[cryptography] is there an interation-incremental version of PBKDF2?

Ian G iang at iang.org
Thu Sep 9 20:54:51 EDT 2010


On 10/09/10 4:06 AM, travis+ml-rbcryptography at subspacefield.org wrote:

> I understand your point, but I think it's fair to ask "can we do
> better?"
>
> Your implication is, "don't try, don't even discuss trying".
>
> I think that's a cop out, intellectually lazy, and boring; but sure,
> it avoids the risks associated with any change.


I tend to be one of those who agree with that.

http://iang.org/ssl/h6_its_your_job_do_it.html

However it is complicated.  Security work is very tricky, and a lot of 
stuff that is done is plain wrong, but is supported to-the-death by its 
advocates.  So you need to be in for the long run to learn this stuff, 
which often means seeing the same discussion about NIST RNGs or 
certificates or key lengths over and over again.

And, the people who do feel they know it all get tired and cranky with 
newcomers :)  Not without cause, because nobody pays them to be here, 
and nobody appreciates good expertise delivered quietly.  So being 
cranky and arrogant is actually good for business.  Security business is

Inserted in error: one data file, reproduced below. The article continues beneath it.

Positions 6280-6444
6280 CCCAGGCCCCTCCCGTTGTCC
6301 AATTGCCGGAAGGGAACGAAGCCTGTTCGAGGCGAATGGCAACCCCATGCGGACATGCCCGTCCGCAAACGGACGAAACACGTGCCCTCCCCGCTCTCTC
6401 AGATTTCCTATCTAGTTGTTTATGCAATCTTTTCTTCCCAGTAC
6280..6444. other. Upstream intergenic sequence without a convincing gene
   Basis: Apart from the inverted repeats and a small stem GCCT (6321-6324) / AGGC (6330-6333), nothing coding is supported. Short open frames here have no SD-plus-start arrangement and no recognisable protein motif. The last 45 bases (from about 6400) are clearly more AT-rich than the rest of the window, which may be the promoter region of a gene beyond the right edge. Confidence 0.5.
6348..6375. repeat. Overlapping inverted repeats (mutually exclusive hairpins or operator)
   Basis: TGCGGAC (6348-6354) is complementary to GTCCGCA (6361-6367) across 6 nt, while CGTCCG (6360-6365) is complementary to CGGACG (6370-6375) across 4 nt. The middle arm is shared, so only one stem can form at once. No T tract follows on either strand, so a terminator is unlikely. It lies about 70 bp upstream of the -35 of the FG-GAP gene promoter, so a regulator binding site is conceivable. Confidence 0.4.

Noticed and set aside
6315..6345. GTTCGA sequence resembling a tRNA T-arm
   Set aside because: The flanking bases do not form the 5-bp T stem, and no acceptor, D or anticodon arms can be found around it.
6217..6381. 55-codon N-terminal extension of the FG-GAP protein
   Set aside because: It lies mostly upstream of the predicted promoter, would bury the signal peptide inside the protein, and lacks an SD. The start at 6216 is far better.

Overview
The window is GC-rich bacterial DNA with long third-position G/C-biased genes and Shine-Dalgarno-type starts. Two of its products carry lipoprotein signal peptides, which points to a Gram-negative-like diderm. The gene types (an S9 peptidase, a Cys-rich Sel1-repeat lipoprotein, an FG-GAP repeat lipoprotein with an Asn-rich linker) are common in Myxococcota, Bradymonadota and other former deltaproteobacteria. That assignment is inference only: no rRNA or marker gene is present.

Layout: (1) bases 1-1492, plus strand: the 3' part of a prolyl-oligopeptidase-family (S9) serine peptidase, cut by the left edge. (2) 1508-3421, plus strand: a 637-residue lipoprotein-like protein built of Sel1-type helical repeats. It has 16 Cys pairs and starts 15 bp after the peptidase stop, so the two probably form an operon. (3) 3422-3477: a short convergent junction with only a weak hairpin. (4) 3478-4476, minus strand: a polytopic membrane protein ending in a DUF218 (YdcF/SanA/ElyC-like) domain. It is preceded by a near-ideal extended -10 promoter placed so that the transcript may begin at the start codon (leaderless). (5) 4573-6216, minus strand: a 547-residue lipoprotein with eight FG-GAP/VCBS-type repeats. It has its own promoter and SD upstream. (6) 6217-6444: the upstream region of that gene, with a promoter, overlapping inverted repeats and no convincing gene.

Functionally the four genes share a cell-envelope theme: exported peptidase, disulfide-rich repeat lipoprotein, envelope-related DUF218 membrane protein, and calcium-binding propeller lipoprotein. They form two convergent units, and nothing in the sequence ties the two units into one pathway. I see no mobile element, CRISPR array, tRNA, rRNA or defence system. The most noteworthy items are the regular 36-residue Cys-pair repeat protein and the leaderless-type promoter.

very sad, really.

>> Understandable, testable, safe.
>
> When 25% of your users never log in again, I would add "...for small
> values of safe".


Possibly speaking out of turn here, but I designed a similar system once 
which had the user-password encrypting the data store for that user. 
Nice and elegant, but it hits real world issues like that.  The real 
world issue I had was "I lost my password, reset it please!" which tends 
to be the #1 support problem for password-based systems.

The solution I came up with [1] is to encrypt the data to two keys.  One 
is the user's password and the other is support's key.  The latter can 
be offline, like an OpenPGP public key, and therefore subject to 
internal governance controls.

iang


[1] which was never implemented, so who knows...



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